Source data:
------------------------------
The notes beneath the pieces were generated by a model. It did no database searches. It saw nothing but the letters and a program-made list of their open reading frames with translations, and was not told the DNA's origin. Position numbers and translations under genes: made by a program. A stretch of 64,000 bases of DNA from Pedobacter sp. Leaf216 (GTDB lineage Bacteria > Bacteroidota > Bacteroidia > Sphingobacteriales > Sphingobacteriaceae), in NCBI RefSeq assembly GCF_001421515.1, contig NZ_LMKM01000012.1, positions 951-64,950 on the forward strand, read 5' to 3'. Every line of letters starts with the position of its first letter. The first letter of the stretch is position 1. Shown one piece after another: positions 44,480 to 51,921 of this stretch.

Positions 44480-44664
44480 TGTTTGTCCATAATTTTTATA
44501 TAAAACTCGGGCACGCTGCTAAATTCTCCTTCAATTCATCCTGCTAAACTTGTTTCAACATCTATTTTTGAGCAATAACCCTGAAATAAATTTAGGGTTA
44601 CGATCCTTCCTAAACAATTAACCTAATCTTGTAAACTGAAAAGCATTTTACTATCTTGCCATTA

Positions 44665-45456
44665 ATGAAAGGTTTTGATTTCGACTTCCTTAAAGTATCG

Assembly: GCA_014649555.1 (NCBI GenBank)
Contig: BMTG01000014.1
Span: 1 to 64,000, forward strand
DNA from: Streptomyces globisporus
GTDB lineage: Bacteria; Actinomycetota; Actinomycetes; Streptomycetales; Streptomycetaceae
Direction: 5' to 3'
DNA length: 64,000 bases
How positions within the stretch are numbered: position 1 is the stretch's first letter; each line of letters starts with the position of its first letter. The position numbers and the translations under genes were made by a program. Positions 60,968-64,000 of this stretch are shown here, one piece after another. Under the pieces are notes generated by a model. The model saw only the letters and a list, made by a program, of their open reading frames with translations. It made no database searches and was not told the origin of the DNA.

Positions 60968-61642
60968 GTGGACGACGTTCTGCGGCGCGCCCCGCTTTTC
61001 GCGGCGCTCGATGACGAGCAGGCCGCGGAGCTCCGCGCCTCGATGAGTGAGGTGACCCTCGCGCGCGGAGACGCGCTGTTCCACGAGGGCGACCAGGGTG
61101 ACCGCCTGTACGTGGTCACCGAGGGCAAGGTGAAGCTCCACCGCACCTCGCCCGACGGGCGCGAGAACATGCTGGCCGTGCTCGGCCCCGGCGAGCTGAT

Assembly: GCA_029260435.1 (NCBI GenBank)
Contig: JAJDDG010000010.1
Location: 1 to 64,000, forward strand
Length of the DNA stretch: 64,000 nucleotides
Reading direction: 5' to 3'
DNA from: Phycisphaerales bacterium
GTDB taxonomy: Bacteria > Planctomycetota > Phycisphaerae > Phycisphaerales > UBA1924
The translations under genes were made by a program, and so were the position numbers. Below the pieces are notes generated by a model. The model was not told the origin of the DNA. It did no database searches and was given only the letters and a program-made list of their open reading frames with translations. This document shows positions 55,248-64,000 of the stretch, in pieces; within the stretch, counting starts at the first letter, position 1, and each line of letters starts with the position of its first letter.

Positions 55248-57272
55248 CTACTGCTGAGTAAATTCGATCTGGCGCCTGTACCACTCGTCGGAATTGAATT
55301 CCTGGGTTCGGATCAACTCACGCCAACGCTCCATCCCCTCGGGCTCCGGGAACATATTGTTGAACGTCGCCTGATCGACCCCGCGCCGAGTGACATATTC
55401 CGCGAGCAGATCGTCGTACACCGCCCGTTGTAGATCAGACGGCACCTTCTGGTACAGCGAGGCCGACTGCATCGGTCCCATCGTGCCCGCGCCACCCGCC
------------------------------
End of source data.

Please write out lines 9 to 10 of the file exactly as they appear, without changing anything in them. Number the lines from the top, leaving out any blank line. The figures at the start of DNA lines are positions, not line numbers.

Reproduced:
Contig: BMTG01000014.1
Span: 1 to 64,000, forward strand